SINGAPORE - Two kayakers were involved in a dramatic rescue after capsizing near floating sea barriers off Sentosa Cove.
The man and woman, believed to be in their 30s, were left clinging to the blue barrels when their tandem kayak was apparently flipped over after being caught in a current.
Rescuers used a boat and a jet ski to pluck them from the sea. The pair - one of whom had no life vest - were told that they had been kayaking at a "dangerous time" as there was a fast tidal flow.
Mr Wade Pearce said he was driving towards One Degree 15 Marina in Sentosa Cove at around 5pm on Wednesday (Dec 2) when he noticed a commotion and spotted the capsized kayak. The 33-year-old founder of the Singapore Marine Guide boating directory called the marina, which sent a rescue boat.
"I didn't think anyone could really rescue them within a good time frame and I didn't know what the situation was - someone could be drowning," he told The Straits Times on Monday (Dec 7).
A Police Coast Guard vessel was also on the scene, but Mr Pearce said it was too big to approach the stranded kayakers.
After reaching the pair in the marina's rescue boat, Mr Pearce pulled the female kayaker from the water. Meanwhile, a jet ski operator from Sea-Doo rescued the man, who was hanging on to the floating barriers without his life vest.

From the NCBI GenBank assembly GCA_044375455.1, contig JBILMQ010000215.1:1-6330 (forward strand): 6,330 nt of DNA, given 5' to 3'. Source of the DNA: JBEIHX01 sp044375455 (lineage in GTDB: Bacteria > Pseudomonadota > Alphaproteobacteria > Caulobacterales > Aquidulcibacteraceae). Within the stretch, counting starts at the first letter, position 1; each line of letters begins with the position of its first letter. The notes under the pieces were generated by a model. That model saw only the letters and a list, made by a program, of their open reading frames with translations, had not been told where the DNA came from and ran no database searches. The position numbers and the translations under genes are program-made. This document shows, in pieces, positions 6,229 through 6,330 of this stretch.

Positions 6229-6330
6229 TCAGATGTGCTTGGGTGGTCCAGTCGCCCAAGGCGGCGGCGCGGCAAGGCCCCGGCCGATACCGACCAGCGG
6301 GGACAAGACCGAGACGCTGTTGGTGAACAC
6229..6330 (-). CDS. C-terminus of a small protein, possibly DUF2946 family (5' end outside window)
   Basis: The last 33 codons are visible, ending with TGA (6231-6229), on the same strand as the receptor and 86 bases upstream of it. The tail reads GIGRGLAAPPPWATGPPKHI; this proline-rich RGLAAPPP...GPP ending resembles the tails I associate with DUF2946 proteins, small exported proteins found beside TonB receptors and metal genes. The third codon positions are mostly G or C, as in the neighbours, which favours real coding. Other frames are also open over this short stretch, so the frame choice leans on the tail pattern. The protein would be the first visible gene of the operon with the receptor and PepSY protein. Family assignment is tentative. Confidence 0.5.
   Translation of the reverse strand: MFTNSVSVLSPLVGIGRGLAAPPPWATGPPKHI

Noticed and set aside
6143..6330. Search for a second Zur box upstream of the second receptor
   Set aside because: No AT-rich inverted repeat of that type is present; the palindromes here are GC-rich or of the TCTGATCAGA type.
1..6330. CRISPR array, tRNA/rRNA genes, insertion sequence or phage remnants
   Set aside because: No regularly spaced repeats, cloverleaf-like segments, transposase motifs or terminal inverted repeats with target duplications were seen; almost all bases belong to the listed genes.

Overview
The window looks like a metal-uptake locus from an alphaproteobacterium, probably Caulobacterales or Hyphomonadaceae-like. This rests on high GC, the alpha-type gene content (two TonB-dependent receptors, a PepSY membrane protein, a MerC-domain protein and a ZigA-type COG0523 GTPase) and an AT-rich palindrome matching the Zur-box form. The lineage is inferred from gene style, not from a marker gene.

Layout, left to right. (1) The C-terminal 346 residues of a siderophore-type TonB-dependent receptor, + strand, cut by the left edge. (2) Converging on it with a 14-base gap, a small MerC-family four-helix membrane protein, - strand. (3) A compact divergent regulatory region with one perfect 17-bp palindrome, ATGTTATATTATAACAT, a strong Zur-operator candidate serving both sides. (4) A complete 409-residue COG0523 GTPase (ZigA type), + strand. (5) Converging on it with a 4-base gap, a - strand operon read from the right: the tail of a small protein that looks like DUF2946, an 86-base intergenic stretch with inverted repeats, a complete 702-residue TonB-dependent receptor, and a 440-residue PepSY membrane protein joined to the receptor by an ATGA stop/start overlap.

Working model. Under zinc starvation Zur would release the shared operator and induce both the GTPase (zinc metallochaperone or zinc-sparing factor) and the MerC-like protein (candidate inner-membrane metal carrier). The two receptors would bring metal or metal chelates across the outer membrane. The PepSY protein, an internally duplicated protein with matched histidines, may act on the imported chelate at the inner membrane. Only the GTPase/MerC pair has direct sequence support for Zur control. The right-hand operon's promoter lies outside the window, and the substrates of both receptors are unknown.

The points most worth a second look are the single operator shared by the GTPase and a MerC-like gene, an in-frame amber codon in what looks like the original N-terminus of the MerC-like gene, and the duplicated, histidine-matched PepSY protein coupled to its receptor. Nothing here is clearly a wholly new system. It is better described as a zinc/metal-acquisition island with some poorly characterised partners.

A spokesman for the jet ski firm said: "He was very lucky to be able to get on to those. I'm not sure how long he was out there before we came out."
Mr Pearce added that the pair's kayak probably capsized after a current swept it up against the floating sea barriers.
"They were very calm, and they knew that they were in a situation but they did a good job of maintaining calm," he said.
He said that experienced kayakers would have avoided going there at that time as there was a fast tidal flow.
However, such distress calls have become more common in the area since the floating barriers were put up, he said.
"It's a pretty notorious area at the moment for people to get caught in the currents and capsize in their kayaks, mostly because of the blue barrels installed," said Mr Pearce.
"Before (the barriers were installed), they'd get caught in the current and they'd keep going further inwards and be free... Now, if they get caught in the current, they'd get caught in the barrels and flip."
He added that the public should be more wary of the dangers at sea, noting that the channel between Sentosa and Lazarus Island can be tricky because of the currents there.
"It is one of those activities where 90 per cent know what they're doing and they do it right," he said. "But there's 10 per cent that don't understand the risk that they're putting themselves into."